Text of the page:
While a flue-mounted coil will not effect firebox temperatures, it will lower the flue temperature and reduce the draft, which can have a deleterious effect in a marginal chimney.

    I recently responded to a chimney fire caused by heavy creosote buildup from a large (non-EPA) woodstove with water coil (they claimed they clean the chimney annually).

  5. User avatar GBA Editor
    Martin Holladay | | #5

    Robert,
    Well, if some EPA wood stoves are so finicky that they can't handle a hot water coil, I blame the wood stove engineers. That's reason enough for me to avoid that particular model of wood stove.

    As my article makes clear, plenty of wood stove manufacturers produce wood stoves that can handle hot water coils. If you want your wood stove to produce hot water, those are the models to buy.

  6. Riversong | | #6

    Martin,

    Can you name one EPA-certified woodstove that has a water coil option? All the wood-burning websites I've found claim that they don't exist.

    It's not that those stoves are "finicky", it's that they are highly engineered. For the same reason, you wouldn't install aftermarket "improvements" in a highly-engineered car engine without risking altering the carefully-programmed balance of the combustion system.

    Wood cookstoves are exempt from EPA emissions standards, and they often include hot water coils.

  7. User avatar GBA Editor
    Martin Holladay | | #7

    Robert,
    There are good reasons why someone might want an EPA-certified wood stove; they are clean burning and good for the environment. You're probably right, however, that these stoves don't allow the use of a hot-water coil.

    I never claimed that hot-water coils should be used in EPA-certified wood stoves, however. If you want to install a hot-water coil in your stove, choose a wood stove where such coils are appropriate. I offer this advice based on my personal experience. If you are burning wood, obtaining hot water from your stove is a great feature.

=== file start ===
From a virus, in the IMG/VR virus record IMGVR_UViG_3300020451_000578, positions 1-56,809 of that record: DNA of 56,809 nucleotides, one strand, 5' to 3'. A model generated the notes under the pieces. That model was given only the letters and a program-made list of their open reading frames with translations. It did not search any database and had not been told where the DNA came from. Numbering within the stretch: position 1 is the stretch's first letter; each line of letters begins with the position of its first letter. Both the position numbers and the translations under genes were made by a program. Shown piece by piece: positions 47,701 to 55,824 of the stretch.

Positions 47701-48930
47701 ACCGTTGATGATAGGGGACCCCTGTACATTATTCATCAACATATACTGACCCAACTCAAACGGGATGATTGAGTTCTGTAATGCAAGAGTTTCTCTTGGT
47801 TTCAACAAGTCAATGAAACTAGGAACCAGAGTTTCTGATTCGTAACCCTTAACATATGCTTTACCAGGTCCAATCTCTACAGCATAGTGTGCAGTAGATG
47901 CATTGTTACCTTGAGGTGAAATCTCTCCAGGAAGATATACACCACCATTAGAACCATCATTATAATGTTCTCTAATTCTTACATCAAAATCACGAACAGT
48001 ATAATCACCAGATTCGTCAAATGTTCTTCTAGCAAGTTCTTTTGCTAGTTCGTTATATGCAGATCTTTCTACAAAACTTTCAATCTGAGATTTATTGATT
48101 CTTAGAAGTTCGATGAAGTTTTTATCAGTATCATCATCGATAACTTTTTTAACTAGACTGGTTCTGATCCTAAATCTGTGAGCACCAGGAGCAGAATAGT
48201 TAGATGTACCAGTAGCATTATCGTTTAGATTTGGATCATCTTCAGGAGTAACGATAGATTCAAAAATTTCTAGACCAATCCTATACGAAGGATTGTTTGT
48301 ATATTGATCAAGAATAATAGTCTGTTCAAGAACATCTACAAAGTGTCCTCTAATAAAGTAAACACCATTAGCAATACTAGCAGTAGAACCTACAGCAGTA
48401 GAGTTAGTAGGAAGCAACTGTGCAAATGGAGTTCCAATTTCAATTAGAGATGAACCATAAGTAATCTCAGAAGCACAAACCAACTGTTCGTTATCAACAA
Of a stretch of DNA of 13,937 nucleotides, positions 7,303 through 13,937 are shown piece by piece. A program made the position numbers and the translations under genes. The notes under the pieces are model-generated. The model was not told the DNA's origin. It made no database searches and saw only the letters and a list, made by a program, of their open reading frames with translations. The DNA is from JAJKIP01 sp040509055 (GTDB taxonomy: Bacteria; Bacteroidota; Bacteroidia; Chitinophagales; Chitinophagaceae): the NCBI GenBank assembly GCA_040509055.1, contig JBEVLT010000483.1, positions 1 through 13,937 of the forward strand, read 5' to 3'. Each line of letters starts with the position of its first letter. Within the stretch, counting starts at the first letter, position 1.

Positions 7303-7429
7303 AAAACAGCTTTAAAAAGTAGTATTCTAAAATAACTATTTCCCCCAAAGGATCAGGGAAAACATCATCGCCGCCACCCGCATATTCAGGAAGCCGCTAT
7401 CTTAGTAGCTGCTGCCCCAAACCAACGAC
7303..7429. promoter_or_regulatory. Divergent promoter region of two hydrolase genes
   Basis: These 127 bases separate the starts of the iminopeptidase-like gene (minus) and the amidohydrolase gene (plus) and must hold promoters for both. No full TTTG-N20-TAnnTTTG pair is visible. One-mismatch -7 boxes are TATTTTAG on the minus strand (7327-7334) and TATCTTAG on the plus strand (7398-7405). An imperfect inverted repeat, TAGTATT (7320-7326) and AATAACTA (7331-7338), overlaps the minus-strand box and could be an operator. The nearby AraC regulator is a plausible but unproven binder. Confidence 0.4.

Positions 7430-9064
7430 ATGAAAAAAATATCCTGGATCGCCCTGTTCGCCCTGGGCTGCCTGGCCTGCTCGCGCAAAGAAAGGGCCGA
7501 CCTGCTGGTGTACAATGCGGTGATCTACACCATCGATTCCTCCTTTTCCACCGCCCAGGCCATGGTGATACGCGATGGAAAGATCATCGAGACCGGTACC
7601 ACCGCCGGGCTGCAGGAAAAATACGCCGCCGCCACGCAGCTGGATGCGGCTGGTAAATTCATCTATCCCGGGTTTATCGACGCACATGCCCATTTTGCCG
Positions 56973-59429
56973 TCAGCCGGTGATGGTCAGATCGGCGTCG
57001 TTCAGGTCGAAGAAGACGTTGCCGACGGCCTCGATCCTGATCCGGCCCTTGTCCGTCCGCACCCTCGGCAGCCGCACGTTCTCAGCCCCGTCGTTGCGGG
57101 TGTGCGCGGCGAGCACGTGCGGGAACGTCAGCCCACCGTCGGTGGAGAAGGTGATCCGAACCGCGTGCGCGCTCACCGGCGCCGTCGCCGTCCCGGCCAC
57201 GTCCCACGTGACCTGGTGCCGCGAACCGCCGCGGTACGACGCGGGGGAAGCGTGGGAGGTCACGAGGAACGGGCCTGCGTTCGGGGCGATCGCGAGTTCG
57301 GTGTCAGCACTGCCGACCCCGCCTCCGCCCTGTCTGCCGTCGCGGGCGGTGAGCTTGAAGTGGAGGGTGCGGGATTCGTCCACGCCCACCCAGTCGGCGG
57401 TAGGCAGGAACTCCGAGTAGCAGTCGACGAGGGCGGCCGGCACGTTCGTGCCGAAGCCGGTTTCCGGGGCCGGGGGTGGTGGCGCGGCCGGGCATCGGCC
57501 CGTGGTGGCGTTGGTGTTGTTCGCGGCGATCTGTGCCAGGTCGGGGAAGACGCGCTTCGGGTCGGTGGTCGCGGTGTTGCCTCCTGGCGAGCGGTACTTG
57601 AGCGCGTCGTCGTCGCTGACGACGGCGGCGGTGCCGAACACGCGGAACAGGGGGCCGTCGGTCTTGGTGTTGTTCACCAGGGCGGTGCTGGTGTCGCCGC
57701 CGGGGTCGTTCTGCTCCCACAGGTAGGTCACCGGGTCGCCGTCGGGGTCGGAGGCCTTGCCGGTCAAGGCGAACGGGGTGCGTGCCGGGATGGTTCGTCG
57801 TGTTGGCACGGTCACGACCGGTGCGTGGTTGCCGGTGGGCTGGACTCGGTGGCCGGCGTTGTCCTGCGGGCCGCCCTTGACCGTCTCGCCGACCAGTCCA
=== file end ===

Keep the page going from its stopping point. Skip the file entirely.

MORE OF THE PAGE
A little bit of quick Web surfing reveals that some wood stove manufacturers still recommend (and provide) hot-water coils for use in a wood-stove firebox. One such manufacturer is Nippa Stoves. Here's a link to a Web page offering hot-water coils with Nippa stoves:
    http://www.nippa.com/shopstoveacc.html

    [Later edit: The Vermont Bun Baker can be ordered with a hot water jacket:]
    http://www.vermontwoodstove.com/vermontbunbaker.htm

  8. Steven Landau | | #8

    Well, we had a lot of discussion on wood stoves, but nothing of the class of engineering of the Swiss or German Units. I guess I will have to find a way to import.

  9. Riversong | | #9

    Martin,

    All air-tight wood stoves sold in the US since 1988 (with stricter standards in 1990) are EPA certified. The exceptions are furnaces, masonry stoves and cookstoves.

    You seem to be promoting the use of antique 30% efficient stoves, in order to heat water (which will make them even less efficient), rather than use the modern 70% efficient stoves.